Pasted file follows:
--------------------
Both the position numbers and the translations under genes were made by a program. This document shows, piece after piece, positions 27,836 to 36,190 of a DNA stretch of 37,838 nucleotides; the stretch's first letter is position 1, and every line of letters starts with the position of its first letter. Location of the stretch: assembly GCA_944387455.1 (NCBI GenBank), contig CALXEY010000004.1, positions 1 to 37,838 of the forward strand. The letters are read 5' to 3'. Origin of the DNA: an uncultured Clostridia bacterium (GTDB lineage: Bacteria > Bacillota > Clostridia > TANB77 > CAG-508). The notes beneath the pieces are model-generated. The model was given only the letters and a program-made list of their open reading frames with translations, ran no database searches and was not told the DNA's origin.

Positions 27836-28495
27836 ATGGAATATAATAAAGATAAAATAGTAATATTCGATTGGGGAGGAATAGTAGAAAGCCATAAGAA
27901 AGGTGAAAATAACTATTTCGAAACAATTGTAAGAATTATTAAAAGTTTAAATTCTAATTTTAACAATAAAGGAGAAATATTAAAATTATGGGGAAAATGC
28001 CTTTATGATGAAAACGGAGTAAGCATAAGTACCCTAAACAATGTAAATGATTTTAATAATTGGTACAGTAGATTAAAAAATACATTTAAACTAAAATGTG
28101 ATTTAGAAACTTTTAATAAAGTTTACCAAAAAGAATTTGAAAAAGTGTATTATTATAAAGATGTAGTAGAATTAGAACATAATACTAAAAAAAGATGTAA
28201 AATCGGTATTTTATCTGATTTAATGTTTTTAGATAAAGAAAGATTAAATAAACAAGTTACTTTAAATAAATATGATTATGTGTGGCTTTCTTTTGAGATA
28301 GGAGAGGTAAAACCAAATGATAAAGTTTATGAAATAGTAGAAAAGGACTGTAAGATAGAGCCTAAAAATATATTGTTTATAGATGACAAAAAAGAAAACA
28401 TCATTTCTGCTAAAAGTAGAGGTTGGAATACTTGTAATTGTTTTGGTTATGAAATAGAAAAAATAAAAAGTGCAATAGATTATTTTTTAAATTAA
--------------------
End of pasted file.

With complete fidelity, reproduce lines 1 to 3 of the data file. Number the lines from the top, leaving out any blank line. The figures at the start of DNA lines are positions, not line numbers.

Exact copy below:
Both the position numbers and the translations under genes were made by a program. This document shows, piece after piece, positions 27,836 to 36,190 of a DNA stretch of 37,838 nucleotides; the stretch's first letter is position 1, and every line of letters starts with the position of its first letter. Location of the stretch: assembly GCA_944387455.1 (NCBI GenBank), contig CALXEY010000004.1, positions 1 to 37,838 of the forward strand. The letters are read 5' to 3'. Origin of the DNA: an uncultured Clostridia bacterium (GTDB lineage: Bacteria > Bacillota > Clostridia > TANB77 > CAG-508). The notes beneath the pieces are model-generated. The model was given only the letters and a program-made list of their open reading frames with translations, ran no database searches and was not told the DNA's origin.

Positions 27836-28495
27836 ATGGAATATAATAAAGATAAAATAGTAATATTCGATTGGGGAGGAATAGTAGAAAGCCATAAGAA